‘It is no place of seed, or … of pomegranates; neither is there any water to drink’, Num. 20. 5.

‘It is no place of seed, or … of pomegranates; neither is there any water to drink’, Num. 20. 5.

Having been delivered from slavery in Egypt via the Red Sea, the children of Israel now arrive in the Desert of Zin. Perhaps better known to us as the Negev, it was a desolate and rocky region but on the very border of the Promised Land.

Sadly, there is an old familiar cry that arises from the people - ‘why have ye brought up the congregation of the Lord into this wilderness?’ v. 4. Admittedly, their present circumstances may have been far from favourable, but the vision of the land that lay ahead, given by Caleb, 13. 30, was ignored. They did not believe that God could give them what He had promised. Even though their persecution at the hands of the Egyptians should have been fresh in their minds, they longed rather for the ‘figs … vines … [and] pomegranates’ they had left behind, carefully omitting the taskmasters and their bondage.

Those who have shepherd responsibilities amongst the people of God may appreciate how Moses and Aaron must have felt as they fell upon their faces at the door of the tabernacle. People often suffer from selective memories and turn on their leaders with alacrity. The children of Israel had forgotten the consequences of their complaint at Taberah, ch. 11, or of Miriam and Aaron’s protest against Moses’ leadership, ch. 12. Similarly, they did not remember the divine provision of the manna and the quails, ch. 11. The serious judgement that fell upon Korah and his brethren for their rebellion, ch. 16, was seen only as an escape from their perceived plight.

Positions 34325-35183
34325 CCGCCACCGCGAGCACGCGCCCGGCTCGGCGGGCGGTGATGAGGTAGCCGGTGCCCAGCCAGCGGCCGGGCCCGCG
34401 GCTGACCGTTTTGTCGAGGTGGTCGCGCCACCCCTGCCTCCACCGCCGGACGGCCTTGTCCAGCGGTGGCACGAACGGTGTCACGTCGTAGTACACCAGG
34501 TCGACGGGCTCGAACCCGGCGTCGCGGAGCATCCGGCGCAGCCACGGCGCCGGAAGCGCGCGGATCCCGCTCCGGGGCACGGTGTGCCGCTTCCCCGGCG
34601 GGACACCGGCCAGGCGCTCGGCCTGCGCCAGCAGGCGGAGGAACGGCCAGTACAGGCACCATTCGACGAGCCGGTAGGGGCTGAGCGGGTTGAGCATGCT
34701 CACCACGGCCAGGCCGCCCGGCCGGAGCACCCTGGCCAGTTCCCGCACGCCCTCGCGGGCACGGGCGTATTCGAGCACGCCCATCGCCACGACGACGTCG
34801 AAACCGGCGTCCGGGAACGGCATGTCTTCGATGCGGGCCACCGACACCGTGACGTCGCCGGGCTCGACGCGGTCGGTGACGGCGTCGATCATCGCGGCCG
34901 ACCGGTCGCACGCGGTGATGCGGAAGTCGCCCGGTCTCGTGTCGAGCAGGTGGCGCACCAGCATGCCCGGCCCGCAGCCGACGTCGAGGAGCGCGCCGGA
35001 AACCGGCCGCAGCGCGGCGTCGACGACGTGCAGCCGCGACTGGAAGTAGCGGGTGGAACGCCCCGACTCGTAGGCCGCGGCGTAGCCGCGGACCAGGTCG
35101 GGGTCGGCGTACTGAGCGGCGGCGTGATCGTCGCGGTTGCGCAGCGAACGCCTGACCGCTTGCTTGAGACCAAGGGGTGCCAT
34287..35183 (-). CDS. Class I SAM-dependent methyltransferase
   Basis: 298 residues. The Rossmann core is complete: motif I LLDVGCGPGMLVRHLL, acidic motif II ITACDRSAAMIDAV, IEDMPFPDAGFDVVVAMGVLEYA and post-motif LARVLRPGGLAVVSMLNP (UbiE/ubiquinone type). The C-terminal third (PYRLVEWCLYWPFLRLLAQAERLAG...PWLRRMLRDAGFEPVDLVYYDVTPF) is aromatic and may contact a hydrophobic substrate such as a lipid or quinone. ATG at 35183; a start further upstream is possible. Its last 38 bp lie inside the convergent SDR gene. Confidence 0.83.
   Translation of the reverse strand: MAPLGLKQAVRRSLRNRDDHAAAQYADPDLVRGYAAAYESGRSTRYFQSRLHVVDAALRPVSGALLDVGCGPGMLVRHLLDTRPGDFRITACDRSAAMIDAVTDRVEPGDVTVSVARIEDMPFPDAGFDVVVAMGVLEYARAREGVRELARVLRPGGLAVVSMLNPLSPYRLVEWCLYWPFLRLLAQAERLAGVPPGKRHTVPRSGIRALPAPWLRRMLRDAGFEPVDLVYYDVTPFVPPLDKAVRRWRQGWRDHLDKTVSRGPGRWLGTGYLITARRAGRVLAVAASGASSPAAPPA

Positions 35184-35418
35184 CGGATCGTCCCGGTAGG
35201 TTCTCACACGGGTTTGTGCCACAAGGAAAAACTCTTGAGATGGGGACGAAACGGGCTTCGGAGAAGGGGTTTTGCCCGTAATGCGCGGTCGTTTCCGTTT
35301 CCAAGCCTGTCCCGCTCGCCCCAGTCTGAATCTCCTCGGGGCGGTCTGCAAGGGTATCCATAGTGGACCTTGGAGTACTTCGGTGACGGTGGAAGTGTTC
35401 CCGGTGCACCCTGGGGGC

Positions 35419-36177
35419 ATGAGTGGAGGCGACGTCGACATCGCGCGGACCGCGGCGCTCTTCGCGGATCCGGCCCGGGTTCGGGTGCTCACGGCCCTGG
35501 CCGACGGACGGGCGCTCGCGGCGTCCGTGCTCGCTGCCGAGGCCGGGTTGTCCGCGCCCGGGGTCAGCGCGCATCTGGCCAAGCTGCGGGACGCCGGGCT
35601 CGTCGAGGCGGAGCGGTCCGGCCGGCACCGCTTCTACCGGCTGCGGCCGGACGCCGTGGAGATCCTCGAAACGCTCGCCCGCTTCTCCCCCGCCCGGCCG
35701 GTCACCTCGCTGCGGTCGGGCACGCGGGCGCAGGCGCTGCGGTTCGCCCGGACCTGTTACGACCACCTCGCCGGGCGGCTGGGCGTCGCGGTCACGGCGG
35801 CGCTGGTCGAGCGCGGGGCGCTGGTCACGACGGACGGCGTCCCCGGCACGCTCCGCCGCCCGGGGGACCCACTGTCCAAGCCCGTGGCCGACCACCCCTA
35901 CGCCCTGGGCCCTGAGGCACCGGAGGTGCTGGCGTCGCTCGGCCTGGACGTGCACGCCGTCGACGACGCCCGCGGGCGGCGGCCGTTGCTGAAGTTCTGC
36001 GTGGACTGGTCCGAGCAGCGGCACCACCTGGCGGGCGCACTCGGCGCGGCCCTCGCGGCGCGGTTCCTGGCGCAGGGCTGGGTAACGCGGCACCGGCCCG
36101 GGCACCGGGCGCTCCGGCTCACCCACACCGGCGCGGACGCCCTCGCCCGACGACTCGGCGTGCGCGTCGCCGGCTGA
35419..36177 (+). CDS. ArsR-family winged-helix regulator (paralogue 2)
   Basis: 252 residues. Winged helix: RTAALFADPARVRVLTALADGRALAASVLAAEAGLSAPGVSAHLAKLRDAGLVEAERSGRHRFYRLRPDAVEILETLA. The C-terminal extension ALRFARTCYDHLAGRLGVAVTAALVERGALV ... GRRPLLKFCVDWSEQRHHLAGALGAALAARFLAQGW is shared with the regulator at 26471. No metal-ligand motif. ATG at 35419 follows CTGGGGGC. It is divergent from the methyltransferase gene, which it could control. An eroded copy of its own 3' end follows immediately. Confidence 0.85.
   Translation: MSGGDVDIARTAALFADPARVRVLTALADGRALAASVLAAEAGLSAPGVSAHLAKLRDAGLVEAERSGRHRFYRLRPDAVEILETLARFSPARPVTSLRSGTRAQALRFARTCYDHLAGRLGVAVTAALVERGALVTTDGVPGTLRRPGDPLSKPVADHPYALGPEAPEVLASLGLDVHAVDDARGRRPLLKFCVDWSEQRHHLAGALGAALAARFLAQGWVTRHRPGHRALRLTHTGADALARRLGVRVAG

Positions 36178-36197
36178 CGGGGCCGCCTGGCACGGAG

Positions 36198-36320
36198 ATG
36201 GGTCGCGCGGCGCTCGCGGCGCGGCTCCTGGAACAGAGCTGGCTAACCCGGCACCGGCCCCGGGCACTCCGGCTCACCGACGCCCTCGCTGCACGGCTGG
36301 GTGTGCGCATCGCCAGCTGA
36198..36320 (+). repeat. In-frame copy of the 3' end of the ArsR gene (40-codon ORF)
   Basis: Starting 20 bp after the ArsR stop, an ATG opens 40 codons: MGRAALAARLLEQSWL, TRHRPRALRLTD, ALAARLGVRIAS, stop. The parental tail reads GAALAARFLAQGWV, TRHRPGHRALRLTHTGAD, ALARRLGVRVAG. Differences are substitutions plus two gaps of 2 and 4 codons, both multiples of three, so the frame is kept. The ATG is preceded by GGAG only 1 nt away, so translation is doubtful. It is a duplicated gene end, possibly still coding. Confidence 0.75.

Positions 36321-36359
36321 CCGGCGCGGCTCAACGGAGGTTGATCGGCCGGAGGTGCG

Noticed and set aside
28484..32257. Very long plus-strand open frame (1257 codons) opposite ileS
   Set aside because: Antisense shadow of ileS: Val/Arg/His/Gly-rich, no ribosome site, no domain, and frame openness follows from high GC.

But what divine grace we see demonstrated! The God who could say to Moses, ‘I have surely seen the affliction of my people … and have heard their cry’, Exod. 3. 7, was still cognizant of their circumstances. Although they had forgotten Him, as ‘the congregation of the Lord’, God had not forgotten them. He supplied water enough for them all, and their beasts.

However, there is a lesson here that might not be immediately obvious. The judgement that had fallen swiftly in chapters 11, 12, and 16 did not fall in the same way here. Why? The answer may lie in chapter 14 and verse 23. Though they had sinned against God and rejected those that He had raised up as leaders amongst them, their punishment would not be immediate but would be to live out the rest of their days outside of the sphere of blessing. They came so near but remained so far away - from God and the Promised Land!


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